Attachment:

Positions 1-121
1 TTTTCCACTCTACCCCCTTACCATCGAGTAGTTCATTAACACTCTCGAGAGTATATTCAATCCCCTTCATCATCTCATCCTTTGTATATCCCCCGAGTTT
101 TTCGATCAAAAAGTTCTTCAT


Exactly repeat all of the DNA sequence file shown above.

Positions 1-121
1 TTTTCCACTCTACCCCCTTACCATCGAGTAGTTCATTAACACTCTCGAGAGTATATTCAATCCCCTTCATCATCTCATCCTTTGTATATCCCCCGAGTTT
101 TTCGATCAAAAAGTTCTTCAT